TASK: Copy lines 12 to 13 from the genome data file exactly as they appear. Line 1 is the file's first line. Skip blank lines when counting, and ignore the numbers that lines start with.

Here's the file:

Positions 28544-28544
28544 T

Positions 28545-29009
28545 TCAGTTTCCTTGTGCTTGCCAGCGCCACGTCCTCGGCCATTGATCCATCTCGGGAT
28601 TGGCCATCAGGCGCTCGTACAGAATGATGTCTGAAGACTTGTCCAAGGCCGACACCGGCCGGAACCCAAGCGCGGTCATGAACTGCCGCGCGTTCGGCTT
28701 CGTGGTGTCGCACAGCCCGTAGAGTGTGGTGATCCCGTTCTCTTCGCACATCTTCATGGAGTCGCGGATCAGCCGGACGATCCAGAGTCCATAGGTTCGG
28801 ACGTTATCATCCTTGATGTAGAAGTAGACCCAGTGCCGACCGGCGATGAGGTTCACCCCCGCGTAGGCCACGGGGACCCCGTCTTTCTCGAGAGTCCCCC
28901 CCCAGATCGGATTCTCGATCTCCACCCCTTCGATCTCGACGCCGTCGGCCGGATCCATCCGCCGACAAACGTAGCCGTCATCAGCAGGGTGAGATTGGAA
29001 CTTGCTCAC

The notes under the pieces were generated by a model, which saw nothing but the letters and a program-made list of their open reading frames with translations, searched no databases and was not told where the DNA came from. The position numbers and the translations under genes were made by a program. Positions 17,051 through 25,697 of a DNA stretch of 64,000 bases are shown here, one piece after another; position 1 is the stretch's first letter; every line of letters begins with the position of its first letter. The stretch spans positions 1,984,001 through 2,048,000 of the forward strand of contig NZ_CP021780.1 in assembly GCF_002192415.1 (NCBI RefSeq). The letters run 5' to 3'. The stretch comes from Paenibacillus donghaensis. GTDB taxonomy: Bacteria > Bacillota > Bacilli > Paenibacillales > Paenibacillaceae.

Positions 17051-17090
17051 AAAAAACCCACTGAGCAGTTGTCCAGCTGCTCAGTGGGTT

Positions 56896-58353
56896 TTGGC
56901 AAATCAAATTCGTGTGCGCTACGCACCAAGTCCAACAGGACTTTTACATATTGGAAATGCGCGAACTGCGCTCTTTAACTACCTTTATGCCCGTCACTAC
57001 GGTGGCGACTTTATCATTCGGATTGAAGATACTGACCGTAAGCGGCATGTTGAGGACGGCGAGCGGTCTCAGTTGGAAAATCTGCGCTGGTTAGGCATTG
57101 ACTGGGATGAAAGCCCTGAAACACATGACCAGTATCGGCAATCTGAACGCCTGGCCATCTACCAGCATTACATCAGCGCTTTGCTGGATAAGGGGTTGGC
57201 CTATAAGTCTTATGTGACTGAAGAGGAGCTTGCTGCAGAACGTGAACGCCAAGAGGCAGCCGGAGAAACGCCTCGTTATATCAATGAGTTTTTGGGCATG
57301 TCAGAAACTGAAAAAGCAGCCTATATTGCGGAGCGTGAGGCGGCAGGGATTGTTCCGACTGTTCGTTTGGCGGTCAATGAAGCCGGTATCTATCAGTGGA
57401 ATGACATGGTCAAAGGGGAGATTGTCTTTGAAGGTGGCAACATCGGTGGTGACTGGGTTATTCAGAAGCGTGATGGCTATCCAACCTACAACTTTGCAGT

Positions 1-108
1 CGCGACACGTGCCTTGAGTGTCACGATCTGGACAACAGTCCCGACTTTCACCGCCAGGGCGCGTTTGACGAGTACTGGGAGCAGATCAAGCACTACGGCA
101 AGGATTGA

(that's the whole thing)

17051 AAAAAACCCACTGAGCAGTTGTCCAGCTGCTCAGTGGGTT

Positions 56896-58353